*aggregate*. While

*aggregate*is not as powerful as

*melt*and

*cast*from the

*reshape*package, it may result sometimes simpler and more intuitive to use, so it is worth to learn how it works.

The steps to obtain, prepare and read into R the data we need to work with *aggregate* are exactly the same as in the article mentioned previously, however I will include them below for your convenience.

### 1. Download the sample data file

Use the link at the bottom of this article and save the file somewhere on your hard drive. So far so good!

### 2. Open the file in Excel and save a CSV copy of the first sheet

Double-click the file from the location where you saved it to open it inside Excel. The Excel worksheet has 3 tabs. We will be using the first one, containing the source data, and the last one, which contains a ready-made Pivot Table to play with. If you do not know how to make Pivot Tables in Excel, I recommend you read the Microsoft tutorial. In this article we will focus on how to obtain the same results with R and we will use the ready-made pivot table on sheet 3.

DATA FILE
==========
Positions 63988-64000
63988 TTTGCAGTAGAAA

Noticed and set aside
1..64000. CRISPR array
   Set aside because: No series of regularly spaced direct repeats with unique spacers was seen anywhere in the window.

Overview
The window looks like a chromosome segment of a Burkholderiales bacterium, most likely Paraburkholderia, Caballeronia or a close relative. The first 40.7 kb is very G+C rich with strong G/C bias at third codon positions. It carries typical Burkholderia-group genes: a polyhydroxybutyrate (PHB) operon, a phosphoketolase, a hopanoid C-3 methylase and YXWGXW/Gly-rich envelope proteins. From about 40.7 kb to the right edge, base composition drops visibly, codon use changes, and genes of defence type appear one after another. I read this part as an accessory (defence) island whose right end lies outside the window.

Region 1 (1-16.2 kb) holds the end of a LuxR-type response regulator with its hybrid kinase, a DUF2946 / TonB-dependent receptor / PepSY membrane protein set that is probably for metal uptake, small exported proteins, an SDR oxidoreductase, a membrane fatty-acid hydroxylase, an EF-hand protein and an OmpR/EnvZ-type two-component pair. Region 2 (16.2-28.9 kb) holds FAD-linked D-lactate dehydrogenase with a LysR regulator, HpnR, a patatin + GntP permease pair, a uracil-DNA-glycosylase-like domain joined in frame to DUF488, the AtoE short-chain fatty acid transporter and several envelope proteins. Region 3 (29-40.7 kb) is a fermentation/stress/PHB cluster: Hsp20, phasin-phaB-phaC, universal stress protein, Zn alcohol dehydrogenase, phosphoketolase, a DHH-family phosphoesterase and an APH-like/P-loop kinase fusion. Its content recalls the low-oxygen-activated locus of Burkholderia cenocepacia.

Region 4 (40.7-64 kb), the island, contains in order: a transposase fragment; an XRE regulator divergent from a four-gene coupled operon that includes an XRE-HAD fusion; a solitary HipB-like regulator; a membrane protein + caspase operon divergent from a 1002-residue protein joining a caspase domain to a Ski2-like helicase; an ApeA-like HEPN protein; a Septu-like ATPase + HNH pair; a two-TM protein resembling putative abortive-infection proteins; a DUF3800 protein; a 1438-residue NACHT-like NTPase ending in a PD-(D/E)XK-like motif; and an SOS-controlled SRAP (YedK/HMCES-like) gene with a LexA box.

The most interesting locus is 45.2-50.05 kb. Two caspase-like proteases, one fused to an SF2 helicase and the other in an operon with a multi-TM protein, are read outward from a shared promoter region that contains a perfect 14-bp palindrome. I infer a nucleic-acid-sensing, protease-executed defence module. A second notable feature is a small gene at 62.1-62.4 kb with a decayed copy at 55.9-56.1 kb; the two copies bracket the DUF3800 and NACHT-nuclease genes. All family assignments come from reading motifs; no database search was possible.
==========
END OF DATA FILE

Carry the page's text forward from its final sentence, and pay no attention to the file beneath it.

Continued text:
Once you are on the first sheet of the sample data set (the one with the source data), save a copy of it as CSV (Comma Separated Values) file. This will generate a file which is easier to import into R. R has packages which allow you to read directly Excel files without converting them to CSV, but for the sake of simplicity we will stick to CSV.